JERUSALEM (Jun. 23)
For more than a week before Election Day, Tatyana Kravitz felt a flutter of anticipation in her stomach.
“I’ve never voted in a democratic election before, and I’m excited,” she enthused Tuesday at a polling station in Jerusalem’s Gilo neighborhood.
“Of course, there were a lot of parties to choose from, and it was hard to decide which one to vote for,” she added.
Kravitz, like many other new immigrants, found that having the right to vote in Israel can be both exhilarating and overwhelming.
As one new immigrant from Ethiopia put it recently: “The more you learn about the different parties, the more confusing it gets.”
Since 1989, when Soviet Jews began to immigrate to Israel en masse, the political parties have viewed them as an important voting bloc. And while the number of Ethiopian immigrants of voting age is less than 20,000, they, too, have long been considered an untapped source of votes.
During the election campaign that wound up Monday, most of the major parties and some of the smaller ones made a concerted effort to woo the immigrants. Many of the nightly political commercials featured translations in Russian and Amharic, as did a slew of brochures, stickers, kites, beach umbrellas and T-shirts.
In the ordinarily pristine neighborhood of Gilo, where thousands of new immigrants live in rented apartments or absorption centers, many of these campaign leaflets littered the streets as people made their way to the voting stations.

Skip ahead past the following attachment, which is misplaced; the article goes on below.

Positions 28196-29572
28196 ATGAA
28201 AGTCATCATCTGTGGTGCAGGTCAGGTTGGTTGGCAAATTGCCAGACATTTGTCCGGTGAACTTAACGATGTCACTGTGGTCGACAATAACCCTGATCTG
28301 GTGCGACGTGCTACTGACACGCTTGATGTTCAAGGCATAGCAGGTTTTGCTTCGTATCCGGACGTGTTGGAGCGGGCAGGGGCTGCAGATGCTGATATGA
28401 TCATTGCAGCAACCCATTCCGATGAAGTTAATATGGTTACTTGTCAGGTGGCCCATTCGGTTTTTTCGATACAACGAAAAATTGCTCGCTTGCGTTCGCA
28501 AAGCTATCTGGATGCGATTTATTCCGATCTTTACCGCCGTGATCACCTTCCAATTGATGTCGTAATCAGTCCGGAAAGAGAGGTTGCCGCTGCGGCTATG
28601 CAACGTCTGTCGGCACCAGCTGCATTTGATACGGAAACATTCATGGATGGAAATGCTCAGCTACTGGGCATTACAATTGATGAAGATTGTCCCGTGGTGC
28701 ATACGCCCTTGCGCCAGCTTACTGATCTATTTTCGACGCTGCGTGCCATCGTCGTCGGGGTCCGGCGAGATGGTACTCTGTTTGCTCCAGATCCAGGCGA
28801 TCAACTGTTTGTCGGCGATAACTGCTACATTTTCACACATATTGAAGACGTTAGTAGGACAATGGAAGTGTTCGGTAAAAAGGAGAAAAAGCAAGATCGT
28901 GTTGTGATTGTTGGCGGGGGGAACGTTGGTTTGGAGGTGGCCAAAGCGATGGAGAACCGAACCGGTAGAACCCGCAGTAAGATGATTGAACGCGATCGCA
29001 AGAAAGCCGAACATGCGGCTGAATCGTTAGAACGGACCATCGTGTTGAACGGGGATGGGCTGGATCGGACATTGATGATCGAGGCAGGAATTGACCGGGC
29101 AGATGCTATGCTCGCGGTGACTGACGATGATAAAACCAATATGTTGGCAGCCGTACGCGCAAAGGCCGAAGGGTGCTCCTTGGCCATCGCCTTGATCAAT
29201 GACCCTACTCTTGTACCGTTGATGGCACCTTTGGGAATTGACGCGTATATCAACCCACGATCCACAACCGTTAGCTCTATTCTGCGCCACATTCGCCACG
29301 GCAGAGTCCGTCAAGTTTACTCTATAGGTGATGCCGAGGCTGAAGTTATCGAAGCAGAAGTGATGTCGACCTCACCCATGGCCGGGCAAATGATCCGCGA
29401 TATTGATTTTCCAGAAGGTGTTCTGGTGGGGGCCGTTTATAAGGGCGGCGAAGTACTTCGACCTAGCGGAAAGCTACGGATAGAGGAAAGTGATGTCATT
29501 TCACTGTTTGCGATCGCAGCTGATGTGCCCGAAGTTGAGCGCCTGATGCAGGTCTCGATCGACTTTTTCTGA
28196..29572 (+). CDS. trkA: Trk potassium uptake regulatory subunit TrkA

DISCONTENT OVER LACK OF JOBS
To the background noise of the Likud’s campaign song, Tatyana Cherney, an unemployed engineer who immigrated a year ago, stood outside a local school and explained why she had just voted for a right-wing party.
“First, I distrust left-wing politics. I lived under a communist government, a left-wing government, and the system didn’t work. I think we need something more oriented to the right — the Likud and those parties.
“For me and my friends, who are also unemployed, the main problem is the lack of jobs,” she said.
“Then there is the issue of the territories,” she continued. “I have friends who live in the West Bank, and for them the land is like their blood. I visited them and now see why the territories are so important to many Israelis.”
Galina Popovsky, a computer programmer with a good job, also decided to vote right-of-center, “because I am from a socialist country, and we know how that story turned out.”
In Israel for more than two years, she also based her vote on the issue of jobs and the economy. “Although I am working, my husband, a physician, is not. For us, a healthy economy is very important,” she said.
Abraham Adiso, on the other hand, voted “in the center. I emigrated from Ethiopia just one year ago, and I still don’t understand a lot about what goes on here. Before I choose to vote right or left, I need to see more, learn more about the country,” he said.
Billy Weisel, who moved to Israel from Illinois eight years ago, voted left-of-center, although he describes himself as “pretty centrist.”
In Israel long enough to know Hebrew and understand the Israeli political system, Weisel said he was able to concentrate on the campaign’s content — or lack of content.
“The fact is, I was very disappointed with the campaign’s lack of attention to issues,” he said. “By coming out to vote today, I hope that the voters sent a clear message to the major parties: that they have lost the public’s confidence because the political system is corrupt.”
In a more upbeat tone, he added, “Despite our politicians, it’s important to remember that having democratic elections here shouldn’t be belittled, given the amount of external pressure Israelis live under.”